In the interview, Rhee also confirmed that one of her two daughters attends a private school in Tennessee, where the girls live with their father, that state's top education official. Rhee is now married to Sacramento Mayor Kevin Johnson.

She has previously described herself as a "public-school parent." An aide repeated that phrase when The Times asked directly if Rhee's children were in public or private school.

"I try to maintain some level of privacy for my kids by not divulging too much information," Rhee said. "I say I'm a public-school parent when my kid goes to private school.

"I believe in parental choice," she said. "I think I should be able to choose … and every parent should have that option too."

Who Created “Michelle Rhee”?

by John Merrow  | Taking Note

18. Apr, 2013   ::  We know that the flesh and blood Michelle A. Rhee was born in Michigan 43 years ago, the second child of South Korean immigrants Shang Rhee, a physician, and Inza Rhee, a clothing store owner. She spent most of her childhood in Ohio, where she attended public and private schools.

My question is about the public phenomenon known as “Michelle Rhee.” The one that’s has become America’s most prominent education activist. She’s loved by some, hated and/or feared by others. To her admirers, she’s a shining symbol of all that’s right in school reform. Her opponents see her as the representative of the forces of greed, privatization and teacher-bashing in education.

Who created that character, that symbol? I can identify four possible parents: She created herself. We created her. “They” did. U did.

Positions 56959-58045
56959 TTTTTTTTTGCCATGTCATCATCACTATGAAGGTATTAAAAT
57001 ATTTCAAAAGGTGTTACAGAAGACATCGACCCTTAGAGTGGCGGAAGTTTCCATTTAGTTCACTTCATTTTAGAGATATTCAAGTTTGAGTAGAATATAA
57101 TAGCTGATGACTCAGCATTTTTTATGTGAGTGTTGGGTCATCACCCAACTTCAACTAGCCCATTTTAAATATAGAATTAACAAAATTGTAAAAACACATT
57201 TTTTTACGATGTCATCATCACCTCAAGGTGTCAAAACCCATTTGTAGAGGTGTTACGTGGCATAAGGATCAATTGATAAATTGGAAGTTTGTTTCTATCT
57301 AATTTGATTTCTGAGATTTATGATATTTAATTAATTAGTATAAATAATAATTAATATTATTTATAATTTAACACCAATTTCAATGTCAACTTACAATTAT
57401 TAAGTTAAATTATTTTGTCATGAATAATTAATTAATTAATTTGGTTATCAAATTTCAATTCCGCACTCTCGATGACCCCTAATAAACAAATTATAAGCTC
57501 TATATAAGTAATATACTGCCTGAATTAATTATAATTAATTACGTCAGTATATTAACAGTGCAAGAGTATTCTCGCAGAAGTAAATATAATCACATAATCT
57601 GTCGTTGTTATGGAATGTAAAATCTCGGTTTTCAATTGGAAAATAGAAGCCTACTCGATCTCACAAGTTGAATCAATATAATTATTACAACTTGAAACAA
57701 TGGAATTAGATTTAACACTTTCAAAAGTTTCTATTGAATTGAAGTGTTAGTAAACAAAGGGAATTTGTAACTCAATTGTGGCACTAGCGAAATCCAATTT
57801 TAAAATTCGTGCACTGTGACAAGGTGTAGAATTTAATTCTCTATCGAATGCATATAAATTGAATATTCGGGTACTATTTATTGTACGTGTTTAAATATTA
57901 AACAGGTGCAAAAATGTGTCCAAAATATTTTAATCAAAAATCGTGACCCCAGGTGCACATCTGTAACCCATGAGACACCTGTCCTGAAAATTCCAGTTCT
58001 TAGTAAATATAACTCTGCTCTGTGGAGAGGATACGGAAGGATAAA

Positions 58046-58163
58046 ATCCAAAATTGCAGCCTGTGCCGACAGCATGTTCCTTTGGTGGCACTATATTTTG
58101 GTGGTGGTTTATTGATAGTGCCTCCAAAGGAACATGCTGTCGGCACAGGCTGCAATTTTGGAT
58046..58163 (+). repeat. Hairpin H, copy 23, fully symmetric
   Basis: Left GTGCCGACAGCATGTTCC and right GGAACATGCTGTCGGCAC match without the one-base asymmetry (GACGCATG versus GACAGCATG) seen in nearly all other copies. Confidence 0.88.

Michelle Rhee created “Michelle Rhee.” There’s some evidence for this line of thinking. Either accidentally or deliberately, she exaggerated her success as a teacher in Baltimore. She inflated her resumé to include an appearance on Good Morning America, which has no record of her being on the program. Her early resumé claims that she had been featured in the Wall Street Journal, but, again, we could find no record. She said (and still says) that she ‘founded’ The New Teacher Project, an assertion that is disputed by reliable sources familiar with Teach for America. A more likely story is that she was asked by its real founder, Wendy Kopp, to take it and run with it–and she did.

But lots of people puff up their resumés early in their career, without attaining Rhee-level success. She may have started the ball rolling, but she can’t claim most of the credit/blame for her own creation. We need to search further to find her principal creators.

We, the mainstream media, created “Michelle Rhee.” Good argument there. Rhee blew into Washington like a whirlwind, where she was a great story and an overdo gust of fresh air. DC schools were pretty bad, and she was candid, accessible, energetic, young, and attractive–everything reporters love. While I don’t think my reporting for the NewsHour was puffery, we did produce twelve (!) pieces about her efforts over the 40 months — about two hours of primetime coverage. That’s an awful lot of attention.

Did anyone else get that much air time from us? Well, yes, we also produced twelve reports about Paul Vallas in New Orleans. But Vallas never received the positive treatment (or even the coverage) from the Wall Street Journal, the Washington Post, the New York Times, Charlie Rose, et alia, that Rhee did back in 2007-2009.

Were we skeptical enough about the ‘miracle’ gains in her first year? Unfortunately not. So we certainly helped create the public phenomenon that is “Michelle Rhee.”